Imagine a $2 million property that secures a $1.75 million senior loan and a $500,000 junior loan.  The owner files bankruptcy, and during the 90 days prior to bankruptcy the senior lender received payments totaling $250,000.  Does the senior lender have preference exposure?

A typical assessment is that because the senior lender is over-secured, it did not receive a preference because it did not receive more than it would have in a chapter 7.  However, it can be argued that the payments constitute a preference to the junior lender since it will receive more than in a chapter 7 as a result:  Without the payments, only $250,000 would be left after payment of the senior lender, but with the payments, $500,000 is left.  And the senior lender could be liable in a recovery action as the transferee of the preference under Section 550.

But wait, isn’t that a Deprizio argument, and didn’t Congress fix the Code to preclude this result? The answer is no: Deprizio and Section 550(c) address transfers benefitting insiders made between 90 days and a year prior to bankruptcy.  It does not protect a lender for claims based on transfers made during the 90 days prior to bankruptcy.  Unfortunately for senior lenders, this is not a fanciful hypothetical, but rather the approach taken in Gladstone v. Bank of America, N.A. (In re Vassau), 499 B.R. 864 (Bankr. S.D. Cal. 2013), discussed more in Preferences:  Surprise – Being Fully Secured May Not Be A Complete Defense.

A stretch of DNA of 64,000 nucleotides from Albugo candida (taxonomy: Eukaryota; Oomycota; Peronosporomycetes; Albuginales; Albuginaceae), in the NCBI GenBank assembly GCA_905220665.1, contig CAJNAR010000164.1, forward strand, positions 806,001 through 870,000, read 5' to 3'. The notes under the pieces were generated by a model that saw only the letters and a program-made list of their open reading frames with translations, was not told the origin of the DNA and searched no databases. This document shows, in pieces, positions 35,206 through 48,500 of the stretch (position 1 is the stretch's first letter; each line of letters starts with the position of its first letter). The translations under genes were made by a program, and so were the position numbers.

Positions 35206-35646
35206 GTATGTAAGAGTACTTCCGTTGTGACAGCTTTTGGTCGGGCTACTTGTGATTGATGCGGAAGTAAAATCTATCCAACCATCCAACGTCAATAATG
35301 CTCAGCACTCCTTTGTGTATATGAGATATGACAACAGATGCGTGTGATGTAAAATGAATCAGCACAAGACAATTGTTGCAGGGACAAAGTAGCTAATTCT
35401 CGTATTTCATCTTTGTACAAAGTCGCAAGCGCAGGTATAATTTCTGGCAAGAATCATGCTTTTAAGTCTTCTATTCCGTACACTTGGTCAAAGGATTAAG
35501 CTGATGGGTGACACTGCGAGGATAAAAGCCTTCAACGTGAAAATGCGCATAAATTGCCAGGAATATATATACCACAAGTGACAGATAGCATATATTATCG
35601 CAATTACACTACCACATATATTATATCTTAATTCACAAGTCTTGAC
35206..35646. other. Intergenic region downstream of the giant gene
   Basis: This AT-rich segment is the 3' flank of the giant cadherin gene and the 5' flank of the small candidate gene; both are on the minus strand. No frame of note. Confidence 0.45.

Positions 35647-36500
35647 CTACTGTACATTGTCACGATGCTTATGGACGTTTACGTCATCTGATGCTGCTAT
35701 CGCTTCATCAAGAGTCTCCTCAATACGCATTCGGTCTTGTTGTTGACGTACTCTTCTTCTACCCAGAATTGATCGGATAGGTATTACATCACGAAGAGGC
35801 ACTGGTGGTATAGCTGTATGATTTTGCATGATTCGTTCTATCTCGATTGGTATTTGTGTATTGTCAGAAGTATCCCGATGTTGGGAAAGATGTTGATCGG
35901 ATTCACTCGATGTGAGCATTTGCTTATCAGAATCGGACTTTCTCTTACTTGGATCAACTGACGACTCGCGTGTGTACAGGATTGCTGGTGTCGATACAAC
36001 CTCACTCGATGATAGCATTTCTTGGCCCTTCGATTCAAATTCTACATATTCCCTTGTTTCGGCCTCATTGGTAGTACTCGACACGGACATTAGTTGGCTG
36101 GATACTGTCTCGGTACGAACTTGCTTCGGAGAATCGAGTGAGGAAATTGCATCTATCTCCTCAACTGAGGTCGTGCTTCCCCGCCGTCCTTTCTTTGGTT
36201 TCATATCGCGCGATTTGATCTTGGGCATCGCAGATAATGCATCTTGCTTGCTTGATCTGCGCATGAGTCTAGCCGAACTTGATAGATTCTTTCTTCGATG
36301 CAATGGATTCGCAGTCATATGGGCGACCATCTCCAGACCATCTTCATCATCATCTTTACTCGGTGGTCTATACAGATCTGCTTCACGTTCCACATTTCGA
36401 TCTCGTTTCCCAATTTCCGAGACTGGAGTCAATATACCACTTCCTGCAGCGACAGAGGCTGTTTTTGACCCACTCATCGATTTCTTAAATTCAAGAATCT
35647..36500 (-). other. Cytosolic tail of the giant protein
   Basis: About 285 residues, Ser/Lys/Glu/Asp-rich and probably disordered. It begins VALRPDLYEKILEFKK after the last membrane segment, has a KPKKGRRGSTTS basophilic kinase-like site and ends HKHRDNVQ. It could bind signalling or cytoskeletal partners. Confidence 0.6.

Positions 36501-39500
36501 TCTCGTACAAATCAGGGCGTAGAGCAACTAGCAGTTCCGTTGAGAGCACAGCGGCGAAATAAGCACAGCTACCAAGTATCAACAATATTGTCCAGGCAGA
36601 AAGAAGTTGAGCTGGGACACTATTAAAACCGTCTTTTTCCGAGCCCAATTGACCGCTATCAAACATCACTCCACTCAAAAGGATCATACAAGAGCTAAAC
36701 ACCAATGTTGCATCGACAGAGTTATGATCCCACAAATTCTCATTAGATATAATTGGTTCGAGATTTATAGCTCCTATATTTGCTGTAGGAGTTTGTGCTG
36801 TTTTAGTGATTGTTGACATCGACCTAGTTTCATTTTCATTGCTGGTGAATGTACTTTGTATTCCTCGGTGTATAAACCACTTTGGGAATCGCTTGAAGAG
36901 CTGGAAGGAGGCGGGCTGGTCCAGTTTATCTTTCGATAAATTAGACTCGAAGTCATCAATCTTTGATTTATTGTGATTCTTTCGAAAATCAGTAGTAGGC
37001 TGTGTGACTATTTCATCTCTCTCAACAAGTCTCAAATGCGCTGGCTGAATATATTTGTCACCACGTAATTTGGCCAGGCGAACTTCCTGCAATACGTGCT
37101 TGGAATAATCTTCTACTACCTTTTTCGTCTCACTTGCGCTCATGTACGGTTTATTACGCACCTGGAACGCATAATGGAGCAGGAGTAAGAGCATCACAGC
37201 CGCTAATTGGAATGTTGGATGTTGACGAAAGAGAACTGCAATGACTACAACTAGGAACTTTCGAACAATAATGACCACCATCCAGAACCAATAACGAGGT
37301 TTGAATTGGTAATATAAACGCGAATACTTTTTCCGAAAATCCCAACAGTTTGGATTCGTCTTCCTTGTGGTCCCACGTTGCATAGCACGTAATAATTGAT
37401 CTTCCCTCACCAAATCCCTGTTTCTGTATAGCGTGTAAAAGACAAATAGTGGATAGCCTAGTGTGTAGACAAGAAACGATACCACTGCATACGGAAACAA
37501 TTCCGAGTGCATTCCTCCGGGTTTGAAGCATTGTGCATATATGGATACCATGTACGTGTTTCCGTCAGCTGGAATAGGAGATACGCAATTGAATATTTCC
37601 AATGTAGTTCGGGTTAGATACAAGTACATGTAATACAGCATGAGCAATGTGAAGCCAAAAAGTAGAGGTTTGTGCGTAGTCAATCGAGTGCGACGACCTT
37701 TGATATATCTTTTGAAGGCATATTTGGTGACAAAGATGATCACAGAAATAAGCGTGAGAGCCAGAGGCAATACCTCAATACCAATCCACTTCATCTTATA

Breaking Bankruptcy Priority: How Rent-Seeking Upends the Creditors’ Bargain

posted in: Cramdown and Priority | 0

Post by Frederick Tung, Professor at Boston University School of Law